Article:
What difference does a year make? Not much for the major Emmy series categories.
In comedy, this year’s noms for series and actress are exactly the same as 2002’s. Among dramas, the series and actor noms are almost identical, save for the respective re-inclusions of HBO’s “The Sopranos” and series star James Gandolfini. (Both were ineligible for consideration last year as the skein missed the eligibility period.)
Such repetition for Emmy’s major categories is nothing new. Going back 15 years, Academy of Television Arts & Sciences VP John Leverence estimates these categories have seen a repetition rate of about 80% annually.
“It seems that there are certain shows and certain people that, whatever they do, they’re going to get nominated,” says Stephen McPherson, president of Touchstone Television. “There’s a certain mob mentality to the voting, and certain shows are put on a pedestal.”
Some of the low turnover is understandable, given that Emmy evaluates successful series that are televised every year. “It’s a unique situation among major awards shows,” Leverence says.
He believes that series and performers, once nominated, tend to keep getting nominated not because Academy voters are lazy or aren’t open to new programming. It’s more a matter of the voters being reluctant to perform addition by subtraction.
“There has to be a good reason to move something that’s highly regarded as high-level programming out,” Leverence says. “It’s not so much a matter of asking why X isn’t in there, buy why would Y be moved out.”
To an extent, TV critics — who are largely critical regarding the Academy’s nominations procedures — agree.
“I don’t think repeat nominations are necessarily evil,” says USA Today’s Robert Bianco. “There’s no doubt in my mind that Dennis Franz (an eight-time dramatic actor nominee for ‘NYPD Blue’) remains one of the best actors on TV, and I never begrudged him any of the nominations he received. The problem is rote nominations of shows that have long stopped deserving them.”
Indeed, critics charge Emmy’s nomination procedure is inherently flawed because the nominating members are too busy making their TV shows to evaluate properly the entire programming spectrum.
The result, they say, is a nomination process that’s unintuitive and a bit dogmatic, with fresher, more vital programming not getting enough attention. And ultimately, this has hurt the kudo’s credibility.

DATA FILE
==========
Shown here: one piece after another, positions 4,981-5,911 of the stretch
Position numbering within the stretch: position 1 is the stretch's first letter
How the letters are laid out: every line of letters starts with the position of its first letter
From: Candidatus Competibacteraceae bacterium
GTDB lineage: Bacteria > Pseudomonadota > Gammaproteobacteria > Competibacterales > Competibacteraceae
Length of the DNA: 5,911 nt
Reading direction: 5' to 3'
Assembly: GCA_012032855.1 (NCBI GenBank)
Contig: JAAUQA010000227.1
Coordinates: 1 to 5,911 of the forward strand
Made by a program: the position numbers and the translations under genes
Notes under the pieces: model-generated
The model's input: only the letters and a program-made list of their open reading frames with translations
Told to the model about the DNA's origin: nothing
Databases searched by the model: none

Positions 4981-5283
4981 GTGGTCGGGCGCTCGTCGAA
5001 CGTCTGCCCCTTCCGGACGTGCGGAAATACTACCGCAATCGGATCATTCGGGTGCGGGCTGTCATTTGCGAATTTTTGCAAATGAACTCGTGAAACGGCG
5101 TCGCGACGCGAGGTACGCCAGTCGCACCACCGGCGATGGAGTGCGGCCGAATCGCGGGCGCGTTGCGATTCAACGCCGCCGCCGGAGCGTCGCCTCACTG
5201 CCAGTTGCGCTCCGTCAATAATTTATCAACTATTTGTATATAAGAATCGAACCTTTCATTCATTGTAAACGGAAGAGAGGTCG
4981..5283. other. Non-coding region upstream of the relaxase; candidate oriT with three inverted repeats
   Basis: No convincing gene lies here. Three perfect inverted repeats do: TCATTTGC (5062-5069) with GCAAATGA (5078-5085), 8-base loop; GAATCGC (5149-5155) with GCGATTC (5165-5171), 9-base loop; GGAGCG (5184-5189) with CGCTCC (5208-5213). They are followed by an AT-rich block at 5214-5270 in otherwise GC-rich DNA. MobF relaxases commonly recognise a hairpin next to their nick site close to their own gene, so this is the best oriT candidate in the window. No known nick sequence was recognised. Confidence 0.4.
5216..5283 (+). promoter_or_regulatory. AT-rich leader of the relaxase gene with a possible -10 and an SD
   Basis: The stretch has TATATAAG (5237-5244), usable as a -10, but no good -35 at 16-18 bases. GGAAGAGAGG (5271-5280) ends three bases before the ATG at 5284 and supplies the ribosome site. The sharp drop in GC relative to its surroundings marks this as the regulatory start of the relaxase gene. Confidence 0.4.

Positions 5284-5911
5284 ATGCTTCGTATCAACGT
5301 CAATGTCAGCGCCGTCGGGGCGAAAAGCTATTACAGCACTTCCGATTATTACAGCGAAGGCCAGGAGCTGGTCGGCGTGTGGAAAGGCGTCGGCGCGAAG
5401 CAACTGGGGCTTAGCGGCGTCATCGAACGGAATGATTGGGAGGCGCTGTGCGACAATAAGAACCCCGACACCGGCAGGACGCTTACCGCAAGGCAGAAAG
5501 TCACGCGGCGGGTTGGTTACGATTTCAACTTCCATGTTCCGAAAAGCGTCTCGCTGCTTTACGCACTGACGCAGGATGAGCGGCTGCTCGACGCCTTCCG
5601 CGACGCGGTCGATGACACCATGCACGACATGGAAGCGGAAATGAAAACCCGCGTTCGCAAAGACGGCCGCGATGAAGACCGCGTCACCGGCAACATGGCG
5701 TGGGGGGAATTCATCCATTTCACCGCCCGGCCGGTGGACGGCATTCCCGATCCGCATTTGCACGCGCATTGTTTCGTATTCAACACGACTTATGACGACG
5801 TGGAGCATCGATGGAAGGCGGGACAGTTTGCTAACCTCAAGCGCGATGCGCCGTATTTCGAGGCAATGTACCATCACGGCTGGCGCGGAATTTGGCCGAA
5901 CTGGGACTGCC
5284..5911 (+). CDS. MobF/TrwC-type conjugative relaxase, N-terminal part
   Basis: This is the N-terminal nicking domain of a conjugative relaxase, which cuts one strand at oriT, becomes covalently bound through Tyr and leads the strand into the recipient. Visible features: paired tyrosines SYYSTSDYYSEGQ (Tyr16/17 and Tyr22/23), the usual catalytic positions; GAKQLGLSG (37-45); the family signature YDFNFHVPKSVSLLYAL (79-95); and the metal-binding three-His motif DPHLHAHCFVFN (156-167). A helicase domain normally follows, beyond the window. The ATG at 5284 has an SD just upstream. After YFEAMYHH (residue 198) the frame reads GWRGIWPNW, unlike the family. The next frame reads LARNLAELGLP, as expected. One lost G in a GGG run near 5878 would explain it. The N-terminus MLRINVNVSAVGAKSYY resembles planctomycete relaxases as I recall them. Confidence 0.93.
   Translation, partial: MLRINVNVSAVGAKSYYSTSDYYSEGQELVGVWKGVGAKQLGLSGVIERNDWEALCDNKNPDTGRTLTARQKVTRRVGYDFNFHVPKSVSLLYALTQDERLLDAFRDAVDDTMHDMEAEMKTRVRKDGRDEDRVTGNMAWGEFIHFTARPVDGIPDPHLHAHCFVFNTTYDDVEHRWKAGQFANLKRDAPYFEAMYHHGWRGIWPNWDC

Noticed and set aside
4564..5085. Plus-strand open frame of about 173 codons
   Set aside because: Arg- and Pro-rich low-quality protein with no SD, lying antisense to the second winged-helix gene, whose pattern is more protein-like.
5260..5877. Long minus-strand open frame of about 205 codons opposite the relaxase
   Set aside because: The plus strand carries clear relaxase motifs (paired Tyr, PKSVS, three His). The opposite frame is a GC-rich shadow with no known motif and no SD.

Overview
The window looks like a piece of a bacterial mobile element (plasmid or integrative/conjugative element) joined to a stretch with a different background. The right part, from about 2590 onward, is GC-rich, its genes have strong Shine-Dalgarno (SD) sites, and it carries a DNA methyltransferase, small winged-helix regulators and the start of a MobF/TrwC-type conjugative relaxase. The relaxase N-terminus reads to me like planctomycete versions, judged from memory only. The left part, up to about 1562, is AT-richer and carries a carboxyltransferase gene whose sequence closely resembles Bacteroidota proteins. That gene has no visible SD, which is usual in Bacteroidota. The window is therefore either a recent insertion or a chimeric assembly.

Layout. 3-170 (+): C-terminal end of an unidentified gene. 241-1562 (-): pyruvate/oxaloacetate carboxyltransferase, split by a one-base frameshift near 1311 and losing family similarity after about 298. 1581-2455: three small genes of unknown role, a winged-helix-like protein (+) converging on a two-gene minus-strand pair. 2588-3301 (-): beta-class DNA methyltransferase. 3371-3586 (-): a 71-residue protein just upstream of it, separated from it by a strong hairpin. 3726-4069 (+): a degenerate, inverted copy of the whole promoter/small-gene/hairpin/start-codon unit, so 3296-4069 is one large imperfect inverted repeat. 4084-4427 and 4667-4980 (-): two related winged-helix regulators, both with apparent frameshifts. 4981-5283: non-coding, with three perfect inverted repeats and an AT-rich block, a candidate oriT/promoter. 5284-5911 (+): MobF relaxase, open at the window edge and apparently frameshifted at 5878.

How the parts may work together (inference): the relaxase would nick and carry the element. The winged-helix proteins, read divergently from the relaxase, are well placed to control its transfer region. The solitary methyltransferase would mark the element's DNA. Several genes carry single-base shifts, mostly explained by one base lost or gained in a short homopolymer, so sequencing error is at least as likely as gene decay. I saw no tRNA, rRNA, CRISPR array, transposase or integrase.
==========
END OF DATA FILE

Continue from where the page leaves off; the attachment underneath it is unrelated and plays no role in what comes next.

Irregardless of merit, this year’s comedy category includes oft-nominated programs nearing the end of their respective runs — CBS’ “Everybody Loves Raymond,” HBO’s “Sex and the City” and NBC’s “Friends,” for example — to the exclusion of fresher notables such as WB’s “Gilmore Girls” and NBC’s “Scrubs.”
Among series performer categories, Emmy critics charge that noms remain focused on a finite number of shows. “There are nominations going to people who are on great shows who aren’t giving great performances,” notes Touchstone’s McPherson.
Some in the industry have suggested that the Emmys adopt an oversight committee to correct egregious nomination gaffes, much like the one used for the Grammys.
For its part, Leverence says the Academy has considered reconstituting its “best new series” category in an attempt to steer more attention to newer shows. Ultimately, it was decided such a tiered nominations system would only hurt Emmy’s credibility more.
“Even though it would be advantageous in terms of bringing in new players, it would probably be perceived as a diminution of the importance of the series categories,” Leverence explains. “Producers would look at it and say, ‘This isn’t a real Emmy. It’s a consolation prize.’ ”
Finally, while Emmy’s trend toward repetition has been particularly acute of late, there’s historical precedent that suggests the pendulum will swing soon.
“The frustrating thing about the Emmys is that it goes through this period where everything is rubber-stamped. And then, just when you’re about to lose hope, everybody sort of buys a box of clues and nominates the right people,” notes San Francisco Chronicle TV critic Tim Goodman.